After hatching from eggs, eels must be assembled – so to speak, spa – three long years to travel alone back to the mouths of European rivers. Eels do not know the geography and do not know what the planet looks like. The eels we learn from our rivers lie far in the ocean, up to
the Sargasso Sea off Bermuda, more than 6 000 miles away.
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The fertilized egg must therefore already contain instructions for a long and challenging journey home by the sea, to rivers where the eel has never been before – and also the information that at the end of life, it is necessary to swim back to the Sargasso Sea. The American rodent Diplomas orders’/ 7 (in Czech – as well as in Slovak) – it is called and reminds our mouse, a little) when he hears the purring sound of his the main enemy of the rattlesnake, thanks to its extremely well-developed hind legs, will make a reflexive long jump backward. The jump can be up to two meters long! Jumping at the crackling sound, Diplomas doesn’t have to learn from his parents. It is somehow written in his genes – there is no time to learn in nature; the only mistake is death. So, what the command “jump immediately” in a crackling sound can be written in the genes back! “without this individual ever bitter before the sound was heard, no one knows. Evolutionary biologists believe that there are many types in our species as well, behaviors are written in genes.

Much of our behavior is innate: for example, even a newly born blind child can smile if he wants to show satisfaction and frown when he shows his will. There is no culture in the world in which a smile is a sign of hostility. Thus, the innate ability to smile must be hidden somewhere in our genes. Outside running, chimpanzees can smile as well as they can kiss and touch your hand in greeting, albeit a little differently, how we shake hands. Just like a newborn does not have to
learn to smile, he doesn’t even have to know to look for swaying head movements in mother’s breast, he can do it from birth, and he can also suck – all those abilities are somehow rooted in his genes. But natives can firmly press the offered finger without learning, and even the strongest gripping reaction will be evoked by fur or anything hairy. Our ancestors probably wore cubs hung on for thousands of years, fur, as our closest relatives still do today. Now firmly to hold was therefore once necessary for the young. A similarly swaying movement is probably a sign to the child that everything is fine. Maybe that’s why a stroller walking on uneven paving or cradles has such a calming effect on children – we adults can imagine the most pleasant way to sleep.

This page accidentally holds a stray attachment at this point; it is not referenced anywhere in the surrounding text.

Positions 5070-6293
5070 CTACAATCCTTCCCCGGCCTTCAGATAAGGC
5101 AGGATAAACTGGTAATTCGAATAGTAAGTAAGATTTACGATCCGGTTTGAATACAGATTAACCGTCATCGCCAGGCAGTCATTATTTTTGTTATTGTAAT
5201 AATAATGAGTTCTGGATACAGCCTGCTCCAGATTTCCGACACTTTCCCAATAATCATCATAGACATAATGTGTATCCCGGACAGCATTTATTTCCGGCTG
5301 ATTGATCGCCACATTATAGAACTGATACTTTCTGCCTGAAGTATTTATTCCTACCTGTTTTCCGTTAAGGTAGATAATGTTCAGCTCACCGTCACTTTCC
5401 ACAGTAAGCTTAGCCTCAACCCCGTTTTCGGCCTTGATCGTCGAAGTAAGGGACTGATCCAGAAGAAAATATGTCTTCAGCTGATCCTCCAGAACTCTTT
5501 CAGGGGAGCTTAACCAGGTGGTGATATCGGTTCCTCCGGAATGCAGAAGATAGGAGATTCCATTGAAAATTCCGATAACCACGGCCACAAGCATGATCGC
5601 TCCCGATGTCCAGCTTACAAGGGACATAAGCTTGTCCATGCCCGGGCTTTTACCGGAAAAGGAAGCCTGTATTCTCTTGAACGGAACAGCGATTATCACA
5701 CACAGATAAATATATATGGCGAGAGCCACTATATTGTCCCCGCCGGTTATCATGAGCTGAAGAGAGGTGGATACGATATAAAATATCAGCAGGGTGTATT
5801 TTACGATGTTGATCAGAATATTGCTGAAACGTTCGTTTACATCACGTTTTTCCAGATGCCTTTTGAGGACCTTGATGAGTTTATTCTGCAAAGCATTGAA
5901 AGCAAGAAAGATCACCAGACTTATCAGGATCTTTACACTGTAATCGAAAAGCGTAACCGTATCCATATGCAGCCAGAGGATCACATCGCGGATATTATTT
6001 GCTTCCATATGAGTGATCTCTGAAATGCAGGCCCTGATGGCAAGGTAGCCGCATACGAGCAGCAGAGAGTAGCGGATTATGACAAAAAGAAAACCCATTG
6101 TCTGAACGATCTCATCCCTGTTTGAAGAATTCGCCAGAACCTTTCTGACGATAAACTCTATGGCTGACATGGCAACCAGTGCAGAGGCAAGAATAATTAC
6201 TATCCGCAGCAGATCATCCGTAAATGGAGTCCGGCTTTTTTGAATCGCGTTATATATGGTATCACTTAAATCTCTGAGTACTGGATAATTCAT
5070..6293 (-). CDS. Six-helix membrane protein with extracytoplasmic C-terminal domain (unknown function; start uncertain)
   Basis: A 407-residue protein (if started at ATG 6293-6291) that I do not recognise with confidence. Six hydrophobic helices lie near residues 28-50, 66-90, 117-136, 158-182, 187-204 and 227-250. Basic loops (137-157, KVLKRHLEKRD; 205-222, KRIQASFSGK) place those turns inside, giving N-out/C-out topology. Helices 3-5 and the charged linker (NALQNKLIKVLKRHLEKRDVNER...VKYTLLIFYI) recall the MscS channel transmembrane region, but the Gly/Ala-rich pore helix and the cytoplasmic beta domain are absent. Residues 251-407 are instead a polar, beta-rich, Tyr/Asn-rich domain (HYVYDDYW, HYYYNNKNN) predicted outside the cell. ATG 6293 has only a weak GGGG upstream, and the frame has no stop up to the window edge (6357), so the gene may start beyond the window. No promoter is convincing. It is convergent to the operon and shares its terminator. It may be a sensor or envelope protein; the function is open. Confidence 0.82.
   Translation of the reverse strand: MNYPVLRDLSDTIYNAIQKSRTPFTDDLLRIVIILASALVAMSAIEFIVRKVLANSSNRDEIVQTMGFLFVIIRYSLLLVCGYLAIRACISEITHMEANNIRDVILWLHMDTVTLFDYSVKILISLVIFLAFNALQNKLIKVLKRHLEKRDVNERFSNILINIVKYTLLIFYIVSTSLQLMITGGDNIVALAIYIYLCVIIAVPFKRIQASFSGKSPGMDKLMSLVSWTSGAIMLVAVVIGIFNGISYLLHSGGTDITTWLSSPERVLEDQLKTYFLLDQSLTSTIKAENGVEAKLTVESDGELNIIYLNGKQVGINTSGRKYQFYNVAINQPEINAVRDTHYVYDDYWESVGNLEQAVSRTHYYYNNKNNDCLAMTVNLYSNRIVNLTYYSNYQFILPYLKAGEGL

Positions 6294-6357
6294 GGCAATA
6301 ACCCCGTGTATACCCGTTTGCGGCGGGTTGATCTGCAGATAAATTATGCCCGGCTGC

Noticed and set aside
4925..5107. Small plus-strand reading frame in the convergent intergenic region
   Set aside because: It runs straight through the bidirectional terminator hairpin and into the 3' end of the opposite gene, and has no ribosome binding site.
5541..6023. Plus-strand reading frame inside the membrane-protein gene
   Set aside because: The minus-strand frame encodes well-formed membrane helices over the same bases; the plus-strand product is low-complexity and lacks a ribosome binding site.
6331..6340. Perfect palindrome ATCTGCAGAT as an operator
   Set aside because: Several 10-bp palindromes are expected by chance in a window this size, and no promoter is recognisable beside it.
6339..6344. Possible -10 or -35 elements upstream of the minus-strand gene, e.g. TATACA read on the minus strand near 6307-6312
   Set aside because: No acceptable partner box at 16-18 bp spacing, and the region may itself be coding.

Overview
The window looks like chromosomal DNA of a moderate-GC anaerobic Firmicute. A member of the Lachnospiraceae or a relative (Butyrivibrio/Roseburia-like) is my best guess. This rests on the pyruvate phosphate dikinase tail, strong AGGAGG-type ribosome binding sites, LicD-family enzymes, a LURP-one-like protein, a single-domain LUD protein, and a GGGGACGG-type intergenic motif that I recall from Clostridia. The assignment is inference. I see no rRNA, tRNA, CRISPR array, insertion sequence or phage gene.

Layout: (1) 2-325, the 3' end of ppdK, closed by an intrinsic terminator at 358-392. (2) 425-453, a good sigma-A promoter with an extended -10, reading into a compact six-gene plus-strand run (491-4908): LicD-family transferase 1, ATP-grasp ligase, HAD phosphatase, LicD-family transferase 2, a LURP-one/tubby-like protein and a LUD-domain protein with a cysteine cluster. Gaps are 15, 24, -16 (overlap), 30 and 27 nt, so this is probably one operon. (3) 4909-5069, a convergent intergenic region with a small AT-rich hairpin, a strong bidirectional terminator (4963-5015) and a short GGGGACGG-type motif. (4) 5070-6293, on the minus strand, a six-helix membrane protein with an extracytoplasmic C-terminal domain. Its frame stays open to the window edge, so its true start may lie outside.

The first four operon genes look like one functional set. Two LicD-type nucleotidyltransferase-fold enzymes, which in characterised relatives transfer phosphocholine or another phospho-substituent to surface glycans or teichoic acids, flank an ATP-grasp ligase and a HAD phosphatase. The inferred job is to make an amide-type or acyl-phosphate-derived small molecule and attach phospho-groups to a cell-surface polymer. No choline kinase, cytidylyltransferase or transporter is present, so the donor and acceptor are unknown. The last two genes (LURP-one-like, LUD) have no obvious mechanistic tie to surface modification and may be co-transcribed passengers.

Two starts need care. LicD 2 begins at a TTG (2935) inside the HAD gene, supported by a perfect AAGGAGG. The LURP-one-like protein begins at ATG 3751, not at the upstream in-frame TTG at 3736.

This genetic behavior is ancient and originated in an entirely different context, such as our cities and skyscrapers. With our genes, we are probably armed to respond to significantly different ones However, in addition to genes, it affects us and all other organisms and our environment. Genes are the architectural design of our body and our administration; they are the project of the house to be created. In addition to designing, however, for the construction of the place you’re necessarily building materials, money, company, types of bricks and panels that are currently in stock. From one project thus, depending on the builder’s possibilities, several impressions can be created, and if a shortage of building materials, artisans must improvise. We would teach scholars about the norm of reaction. Japanese bonsai is an excellent example of how an organism is affected by the environment you grow. The usual tall would grow in nature tree from the same seed from which the gardener grows bonsai. If we plant some species of plants from rugged mountains to fertile lowlands, we are surprised by their high growth; We also know that we will see a much larger harvest for well-fertilized soil. Thus, not only genes but also the environment affect what the organism will look like. The genes of our hunting-gathering ancestors even explain our shared inability to lose weight. It is assumed that there was a moment of surplus in the hunting and gathering period, foods alternated with long periods of shortage. One of the modern hypotheses thinks that we overcame a period of hunger. The body sets itself up for what survival regime when carefully considering whether to release the calories obtained. A similar phenomenon may occur in people who are starting to lose weight: the body detects the beginning of a period of hunger and switches to a saving mode. The more we try to lose excess pounds, the more we will fight for calorie savings. Maybe because our cures part ends and infamous-genes did not notice enough food in our Euro-American population.
Situations like the ones we encounter in cities. After all, ours several million lasting existences just about the last few we have been living in homes for a thousand years, and our genes have almost certainly not yet adapted. We feel dizzy when we realize that some genes are in us
more than three billion years old, and that they are being handed over unchanged from one generation to the next across all animal species!